Modeling The Health Effects of Adding Bicycle & Pedestrian Paths At The Census Tract-Level Supplementary Information
Background: Adding additional bicycle and pedestrian paths (BPPs) to an area should lead to improved health outcomes of residents over time. However, quantitatively determining which areas stand to benefit more from BPPs, how many miles of BPPs are needed, and the health outcomes that may be most improved remain open questions. Objective: Our work provides and evaluates a methodology that offers actionable insight for city-level planners, public health officials, and decision makers tasked with the question: “To what extent will adding specified BPP milage to a census tract improve residents’ health outcomes over time?” Methods: We conduct factor analysis on data from the American Community Survey (ACS), CDC 500 Cities Project, Strava and BPP location and usage data from two different cities (Norfolk, VA and San Francisco, CA). We construct two city-specific factor models and use an algorithm to predict the expected mean improvement that a specified amount of BPP miles contributes to identified health outcomes. Results: We show that given a factor model constructed from data from 2011-2015, an amount of additional BPP miles in the year 2016 and a specific census tract, our models forecasts health outcome improvements in 2020 more accurately than two alternative approaches for both Norfolk, VA and San Francisco, CA. Furthermore, for each city we show that the additional accuracy is a statistically significant improvement (P<.001 in every case) compared to the alternate approaches. For Norfolk, VA (n=31 census tracts) our approach estimates, on average, the: (a) % of individuals with high blood pressure in the census tract within 1.49% (0.85), (b) % of individuals with diabetes in the census tract within 1.63% (0.59), and (c) % of individuals who suffer more than two weeks worth of poor physical health days in the census tract within 1.83% (0.57). For San Francisco (n=49 census tracts), our approach estimates, on average, the: (a) % on individuals who suffer a stroke in the census tract within 1.81% (0.52), and (b) rate of % of individuals with diabetes in the census tract within 1.26% (0.91). Conclusions: We propose and evaluate a methodology to enable decision-makers to: (1) weigh the extent to which two BPPs of equal cost proposed in different census tracts improve residents’ health outcomes, (2) identify areas where BPPs are unlikely to be effective interventions and other strategies should be employed and (3) quantify the minimum amount of additional bicycle path miles needed to maximize health outcome improvements. Our methodology shows statistically significant improvements, compared to alternative approaches, in historical accuracy for two large cities, for 2016, in different geographic areas and with different demographics.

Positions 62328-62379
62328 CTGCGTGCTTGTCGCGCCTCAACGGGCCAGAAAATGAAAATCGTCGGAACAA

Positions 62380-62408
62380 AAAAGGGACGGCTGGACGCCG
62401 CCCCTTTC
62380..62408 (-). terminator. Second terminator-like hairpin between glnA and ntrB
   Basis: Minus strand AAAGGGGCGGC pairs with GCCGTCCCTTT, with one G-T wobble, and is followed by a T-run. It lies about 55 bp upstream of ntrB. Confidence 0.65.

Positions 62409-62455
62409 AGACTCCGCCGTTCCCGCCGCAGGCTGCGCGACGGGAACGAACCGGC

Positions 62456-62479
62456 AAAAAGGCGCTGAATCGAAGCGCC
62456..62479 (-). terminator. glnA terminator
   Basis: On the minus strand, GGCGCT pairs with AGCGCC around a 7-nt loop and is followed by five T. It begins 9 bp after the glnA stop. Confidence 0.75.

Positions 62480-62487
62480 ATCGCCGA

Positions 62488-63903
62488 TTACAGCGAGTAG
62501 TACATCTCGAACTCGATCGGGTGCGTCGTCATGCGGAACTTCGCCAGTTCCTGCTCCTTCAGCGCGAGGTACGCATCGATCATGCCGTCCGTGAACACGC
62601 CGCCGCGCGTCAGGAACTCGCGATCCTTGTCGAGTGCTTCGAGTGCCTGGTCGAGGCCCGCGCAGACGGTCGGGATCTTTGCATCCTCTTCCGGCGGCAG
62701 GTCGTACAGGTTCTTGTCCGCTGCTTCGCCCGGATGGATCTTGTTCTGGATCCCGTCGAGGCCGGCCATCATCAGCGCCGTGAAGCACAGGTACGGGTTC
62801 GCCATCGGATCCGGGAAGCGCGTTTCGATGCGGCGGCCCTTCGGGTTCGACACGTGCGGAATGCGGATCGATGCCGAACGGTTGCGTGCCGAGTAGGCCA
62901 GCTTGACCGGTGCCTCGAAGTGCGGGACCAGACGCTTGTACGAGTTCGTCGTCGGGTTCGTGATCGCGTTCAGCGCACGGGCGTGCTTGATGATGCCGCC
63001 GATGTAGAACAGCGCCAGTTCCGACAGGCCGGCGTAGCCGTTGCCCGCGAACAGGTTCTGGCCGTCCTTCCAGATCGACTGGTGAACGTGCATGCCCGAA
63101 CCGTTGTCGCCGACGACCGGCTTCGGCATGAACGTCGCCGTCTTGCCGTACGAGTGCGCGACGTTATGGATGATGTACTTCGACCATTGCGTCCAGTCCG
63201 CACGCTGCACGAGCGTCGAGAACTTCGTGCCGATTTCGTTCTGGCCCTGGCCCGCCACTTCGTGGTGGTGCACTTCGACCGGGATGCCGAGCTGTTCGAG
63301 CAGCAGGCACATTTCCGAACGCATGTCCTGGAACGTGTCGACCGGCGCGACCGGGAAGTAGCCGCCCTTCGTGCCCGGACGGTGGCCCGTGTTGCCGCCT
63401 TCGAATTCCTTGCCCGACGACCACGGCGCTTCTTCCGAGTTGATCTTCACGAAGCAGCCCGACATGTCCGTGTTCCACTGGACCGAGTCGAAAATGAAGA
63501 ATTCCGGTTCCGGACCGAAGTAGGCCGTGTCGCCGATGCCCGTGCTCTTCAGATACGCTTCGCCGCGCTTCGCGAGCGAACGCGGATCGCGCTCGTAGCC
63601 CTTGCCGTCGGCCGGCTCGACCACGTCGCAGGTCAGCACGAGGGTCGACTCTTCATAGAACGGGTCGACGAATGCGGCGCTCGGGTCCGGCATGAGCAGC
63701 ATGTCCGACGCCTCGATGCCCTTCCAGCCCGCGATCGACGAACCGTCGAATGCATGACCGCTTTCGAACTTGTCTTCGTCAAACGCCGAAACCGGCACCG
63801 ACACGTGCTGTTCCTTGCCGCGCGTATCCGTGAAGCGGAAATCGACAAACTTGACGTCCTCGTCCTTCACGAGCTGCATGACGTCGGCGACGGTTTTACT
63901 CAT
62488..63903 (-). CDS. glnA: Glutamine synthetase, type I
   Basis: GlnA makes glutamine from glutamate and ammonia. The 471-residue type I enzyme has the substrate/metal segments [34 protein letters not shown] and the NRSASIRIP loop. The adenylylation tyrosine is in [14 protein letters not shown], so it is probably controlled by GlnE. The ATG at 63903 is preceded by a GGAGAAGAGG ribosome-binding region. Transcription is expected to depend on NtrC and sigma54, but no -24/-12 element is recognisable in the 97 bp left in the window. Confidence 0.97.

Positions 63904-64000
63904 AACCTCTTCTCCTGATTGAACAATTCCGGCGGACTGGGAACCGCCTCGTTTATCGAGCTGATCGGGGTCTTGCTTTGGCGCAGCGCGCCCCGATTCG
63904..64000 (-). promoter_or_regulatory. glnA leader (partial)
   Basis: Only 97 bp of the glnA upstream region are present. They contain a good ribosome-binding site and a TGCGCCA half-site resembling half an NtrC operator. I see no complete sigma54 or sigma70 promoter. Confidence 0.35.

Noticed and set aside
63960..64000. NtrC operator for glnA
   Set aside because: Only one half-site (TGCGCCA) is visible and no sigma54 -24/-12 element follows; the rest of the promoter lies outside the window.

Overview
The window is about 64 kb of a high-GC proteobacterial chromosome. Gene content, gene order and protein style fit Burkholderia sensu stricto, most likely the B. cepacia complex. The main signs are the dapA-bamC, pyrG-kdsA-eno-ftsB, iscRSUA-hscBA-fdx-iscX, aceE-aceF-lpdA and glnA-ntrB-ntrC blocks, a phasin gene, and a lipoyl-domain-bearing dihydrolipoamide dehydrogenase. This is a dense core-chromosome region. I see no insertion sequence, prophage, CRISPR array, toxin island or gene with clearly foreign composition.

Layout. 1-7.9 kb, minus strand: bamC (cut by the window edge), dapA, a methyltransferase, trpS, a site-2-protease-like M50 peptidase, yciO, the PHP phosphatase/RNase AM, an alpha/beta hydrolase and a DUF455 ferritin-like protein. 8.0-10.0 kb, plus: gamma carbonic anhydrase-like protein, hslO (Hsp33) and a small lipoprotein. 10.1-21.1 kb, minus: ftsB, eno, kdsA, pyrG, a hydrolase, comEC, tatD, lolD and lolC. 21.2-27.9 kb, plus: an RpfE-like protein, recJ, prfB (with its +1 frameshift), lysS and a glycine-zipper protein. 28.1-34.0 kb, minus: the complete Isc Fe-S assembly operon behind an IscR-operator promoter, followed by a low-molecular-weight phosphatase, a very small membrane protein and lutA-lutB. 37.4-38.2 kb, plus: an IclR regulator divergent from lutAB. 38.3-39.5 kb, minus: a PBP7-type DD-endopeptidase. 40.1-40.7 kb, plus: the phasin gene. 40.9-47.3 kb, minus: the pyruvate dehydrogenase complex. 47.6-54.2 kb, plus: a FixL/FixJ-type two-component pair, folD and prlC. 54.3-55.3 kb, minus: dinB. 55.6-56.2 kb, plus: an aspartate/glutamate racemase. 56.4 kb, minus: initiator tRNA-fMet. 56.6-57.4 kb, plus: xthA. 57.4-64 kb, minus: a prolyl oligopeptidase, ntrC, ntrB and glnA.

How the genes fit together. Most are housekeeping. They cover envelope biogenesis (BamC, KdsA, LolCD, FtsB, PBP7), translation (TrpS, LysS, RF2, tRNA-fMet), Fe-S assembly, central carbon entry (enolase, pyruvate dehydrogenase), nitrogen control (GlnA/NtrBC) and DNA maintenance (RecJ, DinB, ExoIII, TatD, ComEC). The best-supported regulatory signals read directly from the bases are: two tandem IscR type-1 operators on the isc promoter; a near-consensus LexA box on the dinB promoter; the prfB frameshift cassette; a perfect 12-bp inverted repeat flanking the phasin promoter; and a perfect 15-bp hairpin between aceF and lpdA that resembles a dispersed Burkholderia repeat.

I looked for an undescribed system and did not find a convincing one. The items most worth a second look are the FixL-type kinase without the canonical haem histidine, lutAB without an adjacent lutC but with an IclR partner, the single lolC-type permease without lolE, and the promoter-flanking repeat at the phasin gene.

Steps to reproduce
Read the file marked README in each directory and then execute the associated code.